Some popular coffee flavors are: vanilla, Irish creme, almond, hazelnut, caramel and fruit flavors such as orange and raspberry. These drinks usually start with a flavored syrup that is mixed with hot espresso and stirred. Then steamed milk is stirred in like in a latté.

An iced version of these flavored coffees made with cold milk instead of steamed makes a delicious cold drink in the summer months.

So now that you know what's in the basic coffee drinks, try one you haven't tasted yet. Who knows, you might find a new favorite.

About The Author

Gary Gresham is the webmaster for www.perfectcoffees.com where you can purchase quality coffee, tea, cups & mugs, coffee gifts and delicious desserts online. He offers a free monthly coffee newsletter at www.perfectcoffees.com/newsletter.html.
Gary@perfectcoffees.com Copyright © 2004 PerfectCoffees.com. All Rights Reserved.

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I started this blog because I am and have been addicted to starbucks for probably 10 years now. It really is a place away from home and work/school for me.
Read here for my take on the adventure to starbucks....every day...sometimes twice a day.

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A new kind of jolt from your coffee

Starbucks, Jim Beam team up to develop liqueur
April 8, 2004

SEATTLE - Starbucks Corp.'s extensive coffee-based beverage lineup is about to get a different kind of jolt.

The Seattle-based coffee shop chain, along with the Jim Beam unit of Fortune Brands Inc., is developing a premium coffee liqueur to be sold in bars, restaurants and liquor stores — but not in Starbucks' 7,800 retail locations, the companies said Thursday.
The liqueur will be tested in two undisclosed U.S. markets later this year in Starbucks' first attempt to tap into the alcohol business.
"It has been our intention since the mid '90s to build a very strong brand at retail and then to leverage into other product categories and channels of distribution," Starbucks Chief Executive Orin Smith told Reuters in a telephone interview.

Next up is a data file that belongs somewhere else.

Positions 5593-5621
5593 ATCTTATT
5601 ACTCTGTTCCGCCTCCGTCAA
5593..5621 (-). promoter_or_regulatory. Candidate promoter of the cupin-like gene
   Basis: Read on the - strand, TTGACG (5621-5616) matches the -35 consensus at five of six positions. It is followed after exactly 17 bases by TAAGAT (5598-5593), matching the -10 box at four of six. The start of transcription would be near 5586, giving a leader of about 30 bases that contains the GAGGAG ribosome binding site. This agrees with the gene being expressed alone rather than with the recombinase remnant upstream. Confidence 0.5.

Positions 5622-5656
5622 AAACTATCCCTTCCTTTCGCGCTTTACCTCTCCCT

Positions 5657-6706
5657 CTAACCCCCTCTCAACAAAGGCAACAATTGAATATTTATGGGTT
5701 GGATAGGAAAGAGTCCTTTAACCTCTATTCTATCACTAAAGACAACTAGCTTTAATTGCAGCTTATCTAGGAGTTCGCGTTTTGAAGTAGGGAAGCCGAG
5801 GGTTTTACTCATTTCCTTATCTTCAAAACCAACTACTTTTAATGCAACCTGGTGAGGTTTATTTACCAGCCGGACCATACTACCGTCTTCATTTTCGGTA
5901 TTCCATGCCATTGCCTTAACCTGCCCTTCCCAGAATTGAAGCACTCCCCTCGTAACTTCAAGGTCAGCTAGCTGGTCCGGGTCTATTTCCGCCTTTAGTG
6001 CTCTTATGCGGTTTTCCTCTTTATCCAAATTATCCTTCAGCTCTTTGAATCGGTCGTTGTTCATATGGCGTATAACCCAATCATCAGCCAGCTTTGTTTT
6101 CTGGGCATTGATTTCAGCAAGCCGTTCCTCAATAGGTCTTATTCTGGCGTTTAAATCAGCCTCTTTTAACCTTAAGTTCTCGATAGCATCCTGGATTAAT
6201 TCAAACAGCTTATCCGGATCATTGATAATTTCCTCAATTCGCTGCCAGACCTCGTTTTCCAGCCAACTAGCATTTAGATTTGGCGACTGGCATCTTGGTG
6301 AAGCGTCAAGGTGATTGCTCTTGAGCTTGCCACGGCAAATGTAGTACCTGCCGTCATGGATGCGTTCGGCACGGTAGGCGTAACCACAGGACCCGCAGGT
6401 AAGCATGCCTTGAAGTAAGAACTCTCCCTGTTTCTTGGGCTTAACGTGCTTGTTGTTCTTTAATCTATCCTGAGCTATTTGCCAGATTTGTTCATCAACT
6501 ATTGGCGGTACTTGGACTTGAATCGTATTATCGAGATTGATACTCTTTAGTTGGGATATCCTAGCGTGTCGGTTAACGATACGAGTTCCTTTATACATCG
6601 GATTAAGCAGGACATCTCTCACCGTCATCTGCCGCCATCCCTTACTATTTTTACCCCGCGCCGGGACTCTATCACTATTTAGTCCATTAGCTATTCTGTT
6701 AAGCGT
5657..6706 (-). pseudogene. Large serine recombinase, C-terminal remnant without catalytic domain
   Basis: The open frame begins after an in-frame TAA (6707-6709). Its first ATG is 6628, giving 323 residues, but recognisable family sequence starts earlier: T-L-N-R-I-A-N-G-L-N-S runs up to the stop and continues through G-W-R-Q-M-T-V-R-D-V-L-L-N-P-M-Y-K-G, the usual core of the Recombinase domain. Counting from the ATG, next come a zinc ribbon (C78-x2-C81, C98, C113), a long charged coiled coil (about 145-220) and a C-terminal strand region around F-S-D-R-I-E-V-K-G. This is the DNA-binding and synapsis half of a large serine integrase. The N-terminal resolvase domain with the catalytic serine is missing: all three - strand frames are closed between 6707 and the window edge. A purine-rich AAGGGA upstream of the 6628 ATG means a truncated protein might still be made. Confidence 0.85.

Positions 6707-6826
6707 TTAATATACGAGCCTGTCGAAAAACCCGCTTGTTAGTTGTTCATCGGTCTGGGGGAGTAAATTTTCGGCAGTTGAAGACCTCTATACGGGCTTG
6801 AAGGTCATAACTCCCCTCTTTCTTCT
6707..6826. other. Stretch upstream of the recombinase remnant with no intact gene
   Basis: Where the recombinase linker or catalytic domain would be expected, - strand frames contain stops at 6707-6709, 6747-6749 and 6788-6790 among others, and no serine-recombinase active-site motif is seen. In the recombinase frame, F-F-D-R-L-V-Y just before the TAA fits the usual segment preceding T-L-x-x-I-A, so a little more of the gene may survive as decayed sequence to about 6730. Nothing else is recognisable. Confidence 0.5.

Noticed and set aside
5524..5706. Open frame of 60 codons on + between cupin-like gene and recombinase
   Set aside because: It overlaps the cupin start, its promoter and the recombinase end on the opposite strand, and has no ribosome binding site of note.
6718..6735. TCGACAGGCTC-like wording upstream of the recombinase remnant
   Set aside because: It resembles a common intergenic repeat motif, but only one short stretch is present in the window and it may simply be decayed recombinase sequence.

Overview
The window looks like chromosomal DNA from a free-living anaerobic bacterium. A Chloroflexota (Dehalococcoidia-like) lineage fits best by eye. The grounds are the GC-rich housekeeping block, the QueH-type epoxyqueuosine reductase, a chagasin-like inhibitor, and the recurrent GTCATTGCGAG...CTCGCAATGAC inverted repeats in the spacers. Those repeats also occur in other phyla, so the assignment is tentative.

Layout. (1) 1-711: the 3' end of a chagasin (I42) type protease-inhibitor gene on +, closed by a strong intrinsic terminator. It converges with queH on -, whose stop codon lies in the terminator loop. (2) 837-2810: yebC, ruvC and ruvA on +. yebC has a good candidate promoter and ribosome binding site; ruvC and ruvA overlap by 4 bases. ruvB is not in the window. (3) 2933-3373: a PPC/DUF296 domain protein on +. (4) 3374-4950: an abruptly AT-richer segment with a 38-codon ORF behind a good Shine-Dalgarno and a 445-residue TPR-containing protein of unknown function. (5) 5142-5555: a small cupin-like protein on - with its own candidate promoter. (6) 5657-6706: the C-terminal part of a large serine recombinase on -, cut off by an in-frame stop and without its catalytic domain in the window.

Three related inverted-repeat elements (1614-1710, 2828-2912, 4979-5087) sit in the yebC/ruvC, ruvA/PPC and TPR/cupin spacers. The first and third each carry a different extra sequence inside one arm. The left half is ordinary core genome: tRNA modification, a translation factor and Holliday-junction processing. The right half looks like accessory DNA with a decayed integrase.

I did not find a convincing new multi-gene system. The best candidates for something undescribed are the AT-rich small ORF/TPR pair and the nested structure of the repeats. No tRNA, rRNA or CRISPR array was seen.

Starbucks plans to announce similar product deals with other companies in the next three to six months, Smith said, declining to elaborate.
On Wednesday, however, Tazo Tea Co., a Starbucks unit, reached an agreement with Kraft Foods Inc. to bring Tazo's tea products to more U.S. grocery stores.

A new taste for coffee fiends
The companies have yet to name the new liqueur, but the Starbucks name will be featured prominently, executives said. Financial terms of the deal were not disclosed.
A Starbucks-branded liqueur has a built-in audience, Smith said, noting the company's best customers are also regular drinkers of coffee liqueur and have been clamoring for a Starbucks alternative for years.
Starbucks actually developed an in-house coffee liqueur a decade ago, but has been waiting for the right time, and the right partnership, to roll it out.
The company has no plans to sell liquor in its stores, which would create a range of logistic hurdles, including seeking permits to sell alcohol.
"For the type of business it might generate for us, it's just not the way we want to go," Smith said.

Starbucks launched Starbucks Ice Cream with Dreyers in 1995 and developed a bottled frappuccino drink with PepsiCo Inc. in 1996, each of which has performed well, Smith said.

Fortune Brands, which makes products ranging from Moen faucets to Titleist golf balls, also uses partnerships to leverage its brands.

The company has deals with home improvement retailers Home Depot Inc. and Lowe's Cos and a distribution agreement with the Absolut Spirits Co.

The Starbucks deal fits in with Fortune Brands' goal of developing new high-end products, Chairman and Chief Executive Norm Wesley said.

The new liqueur will compete with the Allied Domecq Plc's sweet-tasting Kahlua and Bailey's Irish cream, which account for 2.5 million cases of the 6 million to 10 million sold each year in the United States.

Fortune Brands currently sells a coffee liqueur called Kamora, but the Starbucks liqueur will cost more and offer a different taste, serving a different market.